Thursday, October 5, 2023

The Oracle Problem

If you read Molly White's timeline of cryptocurrency catastrophes Web3 is Going Just Great you will notice that many of the more expensive disasters are tagged "oracle manipulation" attacks. Last March, Chainalysis posted Oracle manipulation attacks rising: a unique concern for DeFi in which they wrote:
Overall, we estimate that in 2022, DeFi protocols lost $403.2 million in 41 separate oracle manipulation attacks.
What are oracles and how can manipulating them earn an average of $1.1M/day? Below the fold I attempt an explanation.

What Are Oracles?

Once Ethereum made it possible to store programs on a blockchain and execute them, the question of the sources for these programs' inputs arose. After all, "Garbage in, garbage out" has been a computer science mantra since at least 1957. These programs have access to data on the blockchain, which is assumed to be the ultimate repository of truth, but for all other data they must rely on APIs provided by external services. These services are called "oracles" because, like the ancient Greek oracles, they provide "wise and insightful counsel".

These oracular services are typically, like the Greek ones, opaque and centralized. Their pronouncements have to be taken on trust, violating on of the claimed core principles of cryptocurrencies (albeit one more honored in the breach than the observance). This isn't a bug, it is a feature. In An impossibility theorem on truth-telling in fully decentralized systems, Rodney Garratt and Cyril Monnet of the Bank for International Settlements show that:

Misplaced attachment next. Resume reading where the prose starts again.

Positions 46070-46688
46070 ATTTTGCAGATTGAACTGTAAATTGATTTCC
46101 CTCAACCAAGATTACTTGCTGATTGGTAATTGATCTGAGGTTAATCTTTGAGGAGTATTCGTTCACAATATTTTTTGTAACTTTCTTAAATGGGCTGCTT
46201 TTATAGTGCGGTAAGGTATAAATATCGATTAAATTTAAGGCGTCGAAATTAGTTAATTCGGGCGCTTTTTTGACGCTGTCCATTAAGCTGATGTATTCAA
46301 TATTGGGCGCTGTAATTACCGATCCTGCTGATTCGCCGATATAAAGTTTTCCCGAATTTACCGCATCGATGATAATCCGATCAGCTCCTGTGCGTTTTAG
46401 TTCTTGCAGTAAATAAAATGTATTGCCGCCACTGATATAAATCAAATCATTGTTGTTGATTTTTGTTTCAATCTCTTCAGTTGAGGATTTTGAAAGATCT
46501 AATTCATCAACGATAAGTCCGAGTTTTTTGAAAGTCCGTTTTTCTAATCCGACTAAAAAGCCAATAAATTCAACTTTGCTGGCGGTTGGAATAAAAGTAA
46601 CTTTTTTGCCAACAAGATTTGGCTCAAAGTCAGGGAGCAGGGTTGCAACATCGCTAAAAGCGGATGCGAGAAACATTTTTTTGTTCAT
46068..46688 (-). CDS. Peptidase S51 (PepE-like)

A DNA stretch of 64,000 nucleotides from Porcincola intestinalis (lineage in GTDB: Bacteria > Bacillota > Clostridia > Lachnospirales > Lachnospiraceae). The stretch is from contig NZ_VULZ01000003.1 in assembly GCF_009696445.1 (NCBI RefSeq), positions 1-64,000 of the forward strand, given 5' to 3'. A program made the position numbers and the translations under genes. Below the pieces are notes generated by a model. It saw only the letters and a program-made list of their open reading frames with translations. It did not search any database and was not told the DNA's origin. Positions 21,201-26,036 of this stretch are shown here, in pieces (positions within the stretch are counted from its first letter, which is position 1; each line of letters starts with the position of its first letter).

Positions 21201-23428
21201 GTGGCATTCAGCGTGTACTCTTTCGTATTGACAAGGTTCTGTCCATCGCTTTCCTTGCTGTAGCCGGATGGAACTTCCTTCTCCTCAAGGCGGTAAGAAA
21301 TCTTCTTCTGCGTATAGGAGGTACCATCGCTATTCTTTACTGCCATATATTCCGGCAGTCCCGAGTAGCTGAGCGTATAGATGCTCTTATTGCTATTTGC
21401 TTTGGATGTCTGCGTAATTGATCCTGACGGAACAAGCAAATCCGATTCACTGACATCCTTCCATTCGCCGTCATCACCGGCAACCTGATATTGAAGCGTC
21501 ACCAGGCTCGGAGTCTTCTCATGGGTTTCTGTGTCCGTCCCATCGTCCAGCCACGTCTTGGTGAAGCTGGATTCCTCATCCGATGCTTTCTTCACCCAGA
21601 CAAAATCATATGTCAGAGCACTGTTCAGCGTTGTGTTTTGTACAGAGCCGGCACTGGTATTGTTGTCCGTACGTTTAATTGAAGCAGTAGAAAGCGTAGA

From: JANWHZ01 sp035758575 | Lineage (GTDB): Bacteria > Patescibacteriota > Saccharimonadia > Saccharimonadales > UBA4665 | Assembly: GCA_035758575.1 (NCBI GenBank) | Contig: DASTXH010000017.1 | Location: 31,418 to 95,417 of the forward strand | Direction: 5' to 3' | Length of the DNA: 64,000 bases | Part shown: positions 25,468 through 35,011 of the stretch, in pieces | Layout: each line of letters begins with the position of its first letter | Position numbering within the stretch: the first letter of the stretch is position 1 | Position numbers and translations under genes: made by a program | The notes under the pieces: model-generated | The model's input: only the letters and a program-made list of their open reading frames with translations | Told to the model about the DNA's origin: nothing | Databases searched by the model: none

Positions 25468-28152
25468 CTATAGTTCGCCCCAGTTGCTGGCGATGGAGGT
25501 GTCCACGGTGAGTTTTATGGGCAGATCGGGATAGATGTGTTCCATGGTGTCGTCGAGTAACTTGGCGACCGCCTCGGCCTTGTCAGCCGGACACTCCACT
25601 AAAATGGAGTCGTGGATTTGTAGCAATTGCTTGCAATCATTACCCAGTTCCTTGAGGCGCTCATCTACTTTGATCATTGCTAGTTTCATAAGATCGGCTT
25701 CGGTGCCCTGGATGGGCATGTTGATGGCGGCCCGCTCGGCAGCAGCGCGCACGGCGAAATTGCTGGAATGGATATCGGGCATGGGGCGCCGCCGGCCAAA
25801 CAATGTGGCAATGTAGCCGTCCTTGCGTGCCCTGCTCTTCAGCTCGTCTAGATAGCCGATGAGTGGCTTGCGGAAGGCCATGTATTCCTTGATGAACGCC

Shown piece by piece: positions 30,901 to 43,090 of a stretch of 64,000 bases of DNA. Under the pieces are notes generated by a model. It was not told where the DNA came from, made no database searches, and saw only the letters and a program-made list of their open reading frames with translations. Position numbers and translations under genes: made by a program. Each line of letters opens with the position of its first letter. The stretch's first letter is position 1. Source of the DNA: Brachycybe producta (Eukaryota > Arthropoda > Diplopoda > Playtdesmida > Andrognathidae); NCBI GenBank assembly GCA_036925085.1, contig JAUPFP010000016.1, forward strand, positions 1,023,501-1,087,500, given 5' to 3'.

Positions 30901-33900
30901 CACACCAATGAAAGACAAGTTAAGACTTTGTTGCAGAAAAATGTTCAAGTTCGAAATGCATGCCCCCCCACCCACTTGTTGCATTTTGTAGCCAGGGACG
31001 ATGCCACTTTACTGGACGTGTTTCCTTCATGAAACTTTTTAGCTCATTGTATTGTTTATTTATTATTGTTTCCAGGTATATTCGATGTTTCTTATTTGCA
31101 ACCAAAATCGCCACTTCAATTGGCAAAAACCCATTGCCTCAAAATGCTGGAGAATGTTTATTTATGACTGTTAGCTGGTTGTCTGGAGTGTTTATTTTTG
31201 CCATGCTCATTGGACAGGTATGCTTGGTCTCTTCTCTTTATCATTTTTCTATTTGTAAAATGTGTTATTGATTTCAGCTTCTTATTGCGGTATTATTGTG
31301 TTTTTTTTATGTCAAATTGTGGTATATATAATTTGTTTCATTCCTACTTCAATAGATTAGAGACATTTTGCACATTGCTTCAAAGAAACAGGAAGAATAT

We show that truthful reporting about the realization of a publicly observed event cannot be implemented as a unique equilibrium in a completely decentralized environment. Our work provides a theoretical underpinning of the need for oracles and the related “oracle problem".
This is a fundamental problem for the utopian fully decentralized systems.

How Are Oracles Used?

The primary use of oracles is to provide "smart contracts" with price information to drive their trading strategies. In TWAP Oracle Attacks: Easier Done than Said? Torgin Mackinga et al describe this mechanism:
Lending protocols and exchanges enable each other in a bi-directional relationship, with exchanges informing lending protocols about exchange rates and lending protocols providing liquidity to exchanges. The former relationship is often called an oracle, where the exchange acts as an oracle and provides market data to the lending protocol. Lending protocols crucially depend on oracles for their price feeds,
Lending protocols are the heart of Decentralized Finance (DeFi). Mackinga et al explain:
Lending protocols are smart contracts that allow borrowers to borrow funds at an interest rate. The borrowed assets come from a pool of assets that creditors have deposited as their investments. If this pool suffers a loss due to a bad debt, the loss is distributed among these creditors. If the borrower pays back the debt on time, the interest is divided among the creditors who contributed to the pool from which the loan was made from. Due to the inability of these protocols to take action against loan defaulters (borrowers are just public keys on a blockchain), they use over-collateralization to keep the protocols liquid.